Why Own a Small Business Part 4 of 4
I hope you’ve benefited from my series on Why Own a Small Business. With this part four, I have some closing wrap ups for you.
Here’s the first three articles in my 4 part series:
It’s important for you to keep in mind that taxes are neither fair nor logical, and this becomes painfully obvious the more you learn about the Tax Code and the role of the Internal Revenue Service (IRS).
Furthermore, IRS Tax Code is subject to change at a moment’s notice.
The United States Congress approves taxing concepts; then the IRS is responsible for writing the Tax Code, which is the set of rules and regulations (in the form of tax law) detailing the specific rules that all tax payers must follow in the preparation, filing, and paying of their taxes.
Then the U.S. Congress passes tax law reflecting the Tax Code created by the IRS. The IRS is empowered to administer and enforce all federal income tax laws and to collect all pertinent taxes.
It’s very difficult (and for the most part a complete waste of your time) for you to dive into the IRS Tax Code in an effort to understand all the details and to stay current with all the changes.
Fortunately, there are good CPA’s in every town, city, and state to help you apply creative strategies to take as many tax deductions that you qualify for. In order to take these advantages of the very favorable tax laws applicable to small-business ownership, interview tax advisors for their knowledge of tax saving, not just filling out your tax return but providing good tax counsel.
The rationale behind the IRS and Congress using tax law to engage in social engineering regarding small-business owners (creating tax law that leads small-business taxpayers to take actions that are good for the economy as a whole) is that it is becoming evident that the future success of the U.S. economy is increasingly dependent on the growth of small businesses.
For example, it is estimated that upward to 60 percent of the future growth in jobs will be directly attributable to small businesses—their creation and subsequent growth. Therefore, it’s beneficial for the economy to give breaks to these small businesses that will allow them to succeed.
In the final analysis, it’s up to you! Small business owners can enjoy two distinct benefits:
(1) the profit that the businesses generate (profit that is under the control of the business owners and can be used as they see fit) and
(2) tremendous tax savings (the opportunity to convert personal expenditures into tax-deductible expenses and thus to enjoy considerable tax savings). Remember, you can enjoy profits and tax savings no matter what size your business is; small businesses are just as able to generate both profits and tax savings as larger businesses.
The goal in applying small-business tax strategies is to match all the allowable business tax deductions of your business against the taxable (gross) income of the business. In this manner you will minimize its taxable income.
Employees: Get Your Paycheck and Pay Taxes FIRST
If you work for someone as an employee, the income you generate (in the form of W-2 wages) is subject to income taxes. This means that before you can spend any of these dollars, you must first pay all federal and state (if applicable) income taxes due. The tax due can amount to tens of thousands of dollars—drastically reducing the after-tax dollars you have available for your personal use.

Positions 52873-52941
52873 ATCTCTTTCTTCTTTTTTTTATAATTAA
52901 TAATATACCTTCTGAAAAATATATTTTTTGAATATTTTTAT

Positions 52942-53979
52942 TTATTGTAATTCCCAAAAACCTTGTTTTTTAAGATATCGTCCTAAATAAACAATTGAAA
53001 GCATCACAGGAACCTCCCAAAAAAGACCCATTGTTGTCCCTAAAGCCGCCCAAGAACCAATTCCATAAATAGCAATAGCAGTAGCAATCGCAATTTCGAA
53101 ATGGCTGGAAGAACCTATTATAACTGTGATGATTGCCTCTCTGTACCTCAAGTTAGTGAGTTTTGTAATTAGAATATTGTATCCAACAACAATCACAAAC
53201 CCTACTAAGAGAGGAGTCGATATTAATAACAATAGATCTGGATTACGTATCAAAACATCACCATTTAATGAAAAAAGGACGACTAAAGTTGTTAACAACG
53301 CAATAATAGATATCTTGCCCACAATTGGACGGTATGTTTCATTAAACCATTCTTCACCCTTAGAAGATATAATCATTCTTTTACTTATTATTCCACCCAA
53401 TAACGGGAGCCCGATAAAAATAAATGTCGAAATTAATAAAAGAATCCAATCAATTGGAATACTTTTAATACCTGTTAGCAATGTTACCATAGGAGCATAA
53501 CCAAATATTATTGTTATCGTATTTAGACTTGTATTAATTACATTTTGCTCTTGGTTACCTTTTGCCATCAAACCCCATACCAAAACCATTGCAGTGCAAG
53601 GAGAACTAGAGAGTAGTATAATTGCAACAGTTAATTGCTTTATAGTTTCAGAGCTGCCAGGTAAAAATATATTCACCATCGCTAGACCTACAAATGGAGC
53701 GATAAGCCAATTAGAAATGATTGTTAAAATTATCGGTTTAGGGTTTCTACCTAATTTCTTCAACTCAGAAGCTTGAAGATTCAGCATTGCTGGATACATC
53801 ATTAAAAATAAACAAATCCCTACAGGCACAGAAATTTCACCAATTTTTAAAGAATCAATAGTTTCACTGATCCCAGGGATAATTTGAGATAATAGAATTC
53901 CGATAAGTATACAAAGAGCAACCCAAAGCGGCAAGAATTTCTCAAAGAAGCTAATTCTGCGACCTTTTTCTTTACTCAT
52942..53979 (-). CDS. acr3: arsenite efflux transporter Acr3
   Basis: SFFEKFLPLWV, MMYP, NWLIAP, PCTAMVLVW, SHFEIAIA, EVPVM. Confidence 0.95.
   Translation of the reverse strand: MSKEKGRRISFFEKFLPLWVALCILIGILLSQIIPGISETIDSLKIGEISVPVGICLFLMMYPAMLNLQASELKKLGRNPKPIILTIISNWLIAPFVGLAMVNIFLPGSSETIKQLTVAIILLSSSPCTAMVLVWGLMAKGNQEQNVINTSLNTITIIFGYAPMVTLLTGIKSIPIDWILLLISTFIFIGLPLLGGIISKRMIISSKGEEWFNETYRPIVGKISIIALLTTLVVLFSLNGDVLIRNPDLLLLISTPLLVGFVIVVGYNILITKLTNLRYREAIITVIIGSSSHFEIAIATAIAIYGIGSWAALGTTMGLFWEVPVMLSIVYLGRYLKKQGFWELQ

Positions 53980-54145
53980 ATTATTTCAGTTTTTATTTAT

Small/Home Based Business Owner: Total Your Income, Deduct Expenses, Pay Taxes SECOND
However, when you become a small business owner, tax law turns in your favor. You no longer have to pay taxes first, before you spend the profit your small business generates. Before you calculate any taxes due on business profit, you may first deduct the dollar amount of any and all “ordinary and necessary” expenditures that your business has incurred (in pursuit of profit).
Although these tax-deductible expenditures must be related to your business, you’ll soon find that many personal expenditures—for travel, cars, home, and even entertainment—become tax-deductible business expenses. As a small business owner, you can literally make your life tax deductible.
As an individual (nonbusiness) taxpayer, your federal marginal income tax rate will be anywhere from 10 to 39.6 percent of all the income that you earn. Your goal should always be to maximize your tax deductions in order to minimize your taxable income, and therefore to minimize your income tax due.
As an individual (non business) taxpayer, the number and dollar amount of potential tax deductions is severely limited.
When you own your own business, however, you literally have the opportunity to make your life tax deductible.
This means that the items you paid for out of after-tax dollars (i.e., after paying any taxes due) as a non business owner, you can now pay out of pre-tax dollars (i.e., before paying any taxes due)—thus drastically reducing your taxable income and therefore your total income tax liability.
Most people are not in a position to fork out thousands of dollars for a start up. The best solution for putting yourself in a position to take advantages of tax benefits allowed for small business owners is to have a home based business.
There are many great home based business options for you to consider as some of the best products on the market are offered through this marketing style. Consider the products, commissions paid and long term leverage with residual income along with the stability and reputation of the company.
I have a home based business in my portfolio and if you’d like to know more about that, just reach out and we’ll chat.
All The Best,
Disclaimer: Always verify with your tax adviser and current federal tax law before making any tax decisions.